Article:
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I recently heard the following puzzle: There are three nails in the wall, and you want to hang a picture by wrapping a wire attached to the picture around the nails so that if any one nail is removed the picture still stays but if any two nails are removed then the picture falls down. An answer, schematically, is given by abca-1b-1c-1 (i.e., wrap it clockwise around each of the three nails in some order, then counterclockwise around each of the three nails in the same order).

This reminded me very much of the Borromean rings, where three rings are linked but when any one ring is removed the other two become unlinked. So I was trying to figure out if there might be some way to transform one situation into the other. My first instinct was to put the rings in S3 and have one of them pass through ∞, but that isn't really right. What seems to be tripping me up is that with the picture there's an extra object (the wire) that doesn't show up with the Borromean rings, but I have a vague idea that perhaps we could change the former situation by saying that we make the loop in the complement of three unlinked rings, and then perhaps "pulling really hard on the wire" would somehow thread the rings together. Maybe my issue is that what's really going on with the picture is just that we're making a loop in the complement of three points in plane, and I'm confounding phenomena of different dimensions...

Does anyone have any ideas?

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(A totally unhelpful comment -- apologies in advance -- but) why on earth would you want to hang a picture that way? –  Pete L. Clark Jan 6 '10 at 23:44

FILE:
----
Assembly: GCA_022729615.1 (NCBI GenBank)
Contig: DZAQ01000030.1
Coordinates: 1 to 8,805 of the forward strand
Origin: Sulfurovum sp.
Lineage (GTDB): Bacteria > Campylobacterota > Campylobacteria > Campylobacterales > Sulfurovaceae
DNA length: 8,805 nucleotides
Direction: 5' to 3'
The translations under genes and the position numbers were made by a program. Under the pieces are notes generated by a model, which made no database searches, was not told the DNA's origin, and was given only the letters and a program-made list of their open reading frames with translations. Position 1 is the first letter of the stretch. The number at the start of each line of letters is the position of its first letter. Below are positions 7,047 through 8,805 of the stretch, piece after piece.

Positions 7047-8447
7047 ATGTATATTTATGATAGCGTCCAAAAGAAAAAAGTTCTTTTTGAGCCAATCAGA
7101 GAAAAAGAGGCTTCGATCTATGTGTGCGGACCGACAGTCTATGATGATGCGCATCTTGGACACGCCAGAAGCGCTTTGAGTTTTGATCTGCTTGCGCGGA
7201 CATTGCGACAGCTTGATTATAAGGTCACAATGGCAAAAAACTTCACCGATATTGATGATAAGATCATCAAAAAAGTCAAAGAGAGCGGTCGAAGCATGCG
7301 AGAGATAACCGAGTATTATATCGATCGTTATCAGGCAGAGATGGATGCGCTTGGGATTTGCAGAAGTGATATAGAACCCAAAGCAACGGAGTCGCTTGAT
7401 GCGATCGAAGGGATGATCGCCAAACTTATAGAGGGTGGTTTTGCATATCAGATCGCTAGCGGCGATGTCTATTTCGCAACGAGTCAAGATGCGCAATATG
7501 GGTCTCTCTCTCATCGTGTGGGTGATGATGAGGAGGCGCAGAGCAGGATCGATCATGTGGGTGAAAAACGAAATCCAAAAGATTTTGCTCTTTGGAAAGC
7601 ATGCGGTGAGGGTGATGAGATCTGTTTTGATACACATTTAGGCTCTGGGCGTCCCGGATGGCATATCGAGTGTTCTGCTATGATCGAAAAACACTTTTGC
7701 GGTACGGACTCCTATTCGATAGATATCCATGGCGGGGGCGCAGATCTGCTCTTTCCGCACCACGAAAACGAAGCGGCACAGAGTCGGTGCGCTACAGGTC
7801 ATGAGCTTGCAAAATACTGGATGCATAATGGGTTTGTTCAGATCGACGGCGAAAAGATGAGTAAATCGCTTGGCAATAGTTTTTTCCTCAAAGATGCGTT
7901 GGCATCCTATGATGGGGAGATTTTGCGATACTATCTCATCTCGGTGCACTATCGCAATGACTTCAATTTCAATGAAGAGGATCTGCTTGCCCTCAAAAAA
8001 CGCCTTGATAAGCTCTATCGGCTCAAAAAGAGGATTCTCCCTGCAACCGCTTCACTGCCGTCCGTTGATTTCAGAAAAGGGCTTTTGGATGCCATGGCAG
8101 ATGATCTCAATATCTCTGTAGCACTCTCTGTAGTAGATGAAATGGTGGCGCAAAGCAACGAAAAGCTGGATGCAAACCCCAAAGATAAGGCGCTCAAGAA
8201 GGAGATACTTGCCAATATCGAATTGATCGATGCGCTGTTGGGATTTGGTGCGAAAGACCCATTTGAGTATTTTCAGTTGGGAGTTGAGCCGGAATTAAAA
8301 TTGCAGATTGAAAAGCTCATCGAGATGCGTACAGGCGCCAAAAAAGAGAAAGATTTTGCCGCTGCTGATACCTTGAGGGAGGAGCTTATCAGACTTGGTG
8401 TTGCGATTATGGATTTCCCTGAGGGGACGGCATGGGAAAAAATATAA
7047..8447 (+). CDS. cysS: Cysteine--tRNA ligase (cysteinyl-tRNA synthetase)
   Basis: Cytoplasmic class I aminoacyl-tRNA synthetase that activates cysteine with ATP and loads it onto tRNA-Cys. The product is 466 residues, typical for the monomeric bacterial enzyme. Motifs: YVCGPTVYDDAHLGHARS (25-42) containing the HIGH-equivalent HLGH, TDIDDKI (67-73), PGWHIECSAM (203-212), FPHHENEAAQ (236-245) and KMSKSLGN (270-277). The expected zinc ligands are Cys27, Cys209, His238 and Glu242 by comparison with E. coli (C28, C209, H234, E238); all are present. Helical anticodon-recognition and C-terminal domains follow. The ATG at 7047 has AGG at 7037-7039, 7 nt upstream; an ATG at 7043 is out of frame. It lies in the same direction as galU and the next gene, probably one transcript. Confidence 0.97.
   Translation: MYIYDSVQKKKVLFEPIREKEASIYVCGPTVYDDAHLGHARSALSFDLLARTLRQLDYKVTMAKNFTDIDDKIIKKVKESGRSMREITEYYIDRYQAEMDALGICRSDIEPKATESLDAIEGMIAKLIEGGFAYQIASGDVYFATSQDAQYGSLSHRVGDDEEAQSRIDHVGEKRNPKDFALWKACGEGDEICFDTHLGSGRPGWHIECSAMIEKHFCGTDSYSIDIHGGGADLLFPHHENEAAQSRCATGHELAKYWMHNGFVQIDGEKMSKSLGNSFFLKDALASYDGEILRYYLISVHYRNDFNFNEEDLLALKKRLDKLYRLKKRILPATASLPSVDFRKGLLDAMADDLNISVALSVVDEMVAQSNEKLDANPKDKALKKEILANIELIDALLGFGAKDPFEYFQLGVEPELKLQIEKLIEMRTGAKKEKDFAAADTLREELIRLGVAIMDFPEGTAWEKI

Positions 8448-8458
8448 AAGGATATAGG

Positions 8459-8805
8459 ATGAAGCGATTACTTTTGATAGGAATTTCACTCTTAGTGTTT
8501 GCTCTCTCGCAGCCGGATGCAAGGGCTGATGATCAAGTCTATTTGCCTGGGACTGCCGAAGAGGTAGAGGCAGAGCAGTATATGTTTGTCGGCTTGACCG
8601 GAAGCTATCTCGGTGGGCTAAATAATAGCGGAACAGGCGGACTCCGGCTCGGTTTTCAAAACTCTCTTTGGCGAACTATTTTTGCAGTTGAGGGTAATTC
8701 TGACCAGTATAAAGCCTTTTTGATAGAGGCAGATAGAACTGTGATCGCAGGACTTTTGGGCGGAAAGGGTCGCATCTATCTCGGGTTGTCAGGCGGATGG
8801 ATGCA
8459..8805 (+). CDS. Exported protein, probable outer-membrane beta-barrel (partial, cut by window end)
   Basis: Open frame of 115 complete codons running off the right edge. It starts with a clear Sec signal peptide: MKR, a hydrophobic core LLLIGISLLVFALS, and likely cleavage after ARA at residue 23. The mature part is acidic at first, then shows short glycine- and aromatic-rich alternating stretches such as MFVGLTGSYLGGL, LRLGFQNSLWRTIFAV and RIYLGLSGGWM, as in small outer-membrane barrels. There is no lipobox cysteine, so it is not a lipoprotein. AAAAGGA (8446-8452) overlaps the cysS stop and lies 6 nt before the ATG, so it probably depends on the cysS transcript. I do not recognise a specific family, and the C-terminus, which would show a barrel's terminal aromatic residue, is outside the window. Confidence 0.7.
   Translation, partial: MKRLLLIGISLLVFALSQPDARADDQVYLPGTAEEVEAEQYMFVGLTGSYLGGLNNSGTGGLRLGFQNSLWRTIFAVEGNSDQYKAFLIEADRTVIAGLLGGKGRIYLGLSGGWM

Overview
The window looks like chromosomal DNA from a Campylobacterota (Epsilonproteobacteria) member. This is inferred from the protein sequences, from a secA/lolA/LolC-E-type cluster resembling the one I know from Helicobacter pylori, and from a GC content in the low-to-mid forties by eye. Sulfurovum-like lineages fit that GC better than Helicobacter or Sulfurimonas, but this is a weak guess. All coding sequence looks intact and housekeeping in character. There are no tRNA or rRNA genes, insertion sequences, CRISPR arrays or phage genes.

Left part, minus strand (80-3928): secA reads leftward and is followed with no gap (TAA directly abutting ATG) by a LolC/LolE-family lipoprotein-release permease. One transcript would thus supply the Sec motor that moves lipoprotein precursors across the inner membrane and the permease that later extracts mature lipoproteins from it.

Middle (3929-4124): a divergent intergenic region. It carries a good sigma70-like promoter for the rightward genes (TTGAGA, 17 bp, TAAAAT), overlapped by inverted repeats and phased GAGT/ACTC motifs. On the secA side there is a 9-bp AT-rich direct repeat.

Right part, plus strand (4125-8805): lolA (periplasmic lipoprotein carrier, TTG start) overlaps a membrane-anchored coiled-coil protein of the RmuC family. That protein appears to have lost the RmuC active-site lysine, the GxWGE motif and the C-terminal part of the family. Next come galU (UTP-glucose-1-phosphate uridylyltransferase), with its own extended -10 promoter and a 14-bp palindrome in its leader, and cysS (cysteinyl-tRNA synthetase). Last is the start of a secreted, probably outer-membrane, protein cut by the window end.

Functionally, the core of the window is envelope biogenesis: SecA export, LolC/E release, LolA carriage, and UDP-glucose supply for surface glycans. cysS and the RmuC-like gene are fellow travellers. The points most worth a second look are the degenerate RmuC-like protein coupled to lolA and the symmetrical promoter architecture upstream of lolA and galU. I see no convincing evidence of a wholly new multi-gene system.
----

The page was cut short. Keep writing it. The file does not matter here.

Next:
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@Pete: To paraphrase Oscar Wilde: "to lose one nail may be regarded as a misfortune; to lose both looks like carelessness." :) –  José Figueroa-O'Farrill Jan 7 '10 at 0:04

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up vote 6 down vote accepted

This question is related to this post and its answers: Collapsible group words

You may think of the three nails as giving a 3-punctured plane, which has fundamental group a rank 3 free group. An element of this group may be thought of as pushing a point around in the surface. If one takes the trace of this motion in time, you get a braid with 4 strands, three strands of which are straight. This represents an element of the pure braid group, an example of the Birman exact sequence. Closing up the braid, you get a four component link. Your condition implies that removing any two of the last three strands gives the trivial link, so it is a kind of second order Brunnian condition.

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@Agol: The fundamental group of a 3-punctured sphere is free on 2 generators, right? –  Pete L. Clark Mar 18 '10 at 5:37
    
@ Clark: yes. –  Ian Agol Mar 18 '10 at 6:07
    
That sounds awesome. What do you mean by "take the trace of this motion in time", though? I'd imagine that it means "follow the path traced out by the moving point", except that I don't see how one would choose a particular element of <pi><sub>1</sub>, so that's probably not right... –  Aaron Mazel-Gee Mar 19 '10 at 6:13
    
think of the path of the point in space-time (which is 3-dimensional, since the surface is 2-dimensional). This gives a braid, since in each time slice there is a single point. –  Ian Agol Mar 19 '10 at 16:31

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